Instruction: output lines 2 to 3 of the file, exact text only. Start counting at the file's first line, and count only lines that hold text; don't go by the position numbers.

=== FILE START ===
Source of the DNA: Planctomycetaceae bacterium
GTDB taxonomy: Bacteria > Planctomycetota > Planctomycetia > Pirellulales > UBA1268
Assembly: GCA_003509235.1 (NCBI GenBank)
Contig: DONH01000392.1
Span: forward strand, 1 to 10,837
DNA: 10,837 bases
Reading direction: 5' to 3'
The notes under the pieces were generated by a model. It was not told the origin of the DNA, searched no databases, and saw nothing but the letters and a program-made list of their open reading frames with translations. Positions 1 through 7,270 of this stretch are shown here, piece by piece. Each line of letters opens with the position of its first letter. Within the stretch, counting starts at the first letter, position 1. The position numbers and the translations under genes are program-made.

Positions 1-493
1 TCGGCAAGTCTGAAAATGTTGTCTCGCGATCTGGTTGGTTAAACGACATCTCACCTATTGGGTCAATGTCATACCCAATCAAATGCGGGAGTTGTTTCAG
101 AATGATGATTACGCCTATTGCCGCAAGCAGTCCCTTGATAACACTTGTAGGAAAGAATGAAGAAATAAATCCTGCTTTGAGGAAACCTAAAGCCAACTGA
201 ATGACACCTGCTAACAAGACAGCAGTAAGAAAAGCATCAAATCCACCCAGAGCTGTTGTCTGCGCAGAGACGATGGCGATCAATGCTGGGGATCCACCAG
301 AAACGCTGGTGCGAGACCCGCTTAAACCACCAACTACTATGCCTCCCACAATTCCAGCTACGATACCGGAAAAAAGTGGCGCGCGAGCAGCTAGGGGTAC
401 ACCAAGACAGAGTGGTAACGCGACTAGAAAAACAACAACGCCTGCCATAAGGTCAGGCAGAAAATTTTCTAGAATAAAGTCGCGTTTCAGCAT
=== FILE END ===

GTDB taxonomy: Bacteria > Planctomycetota > Planctomycetia > Pirellulales > UBA1268
Assembly: GCA_003509235.1 (NCBI GenBank)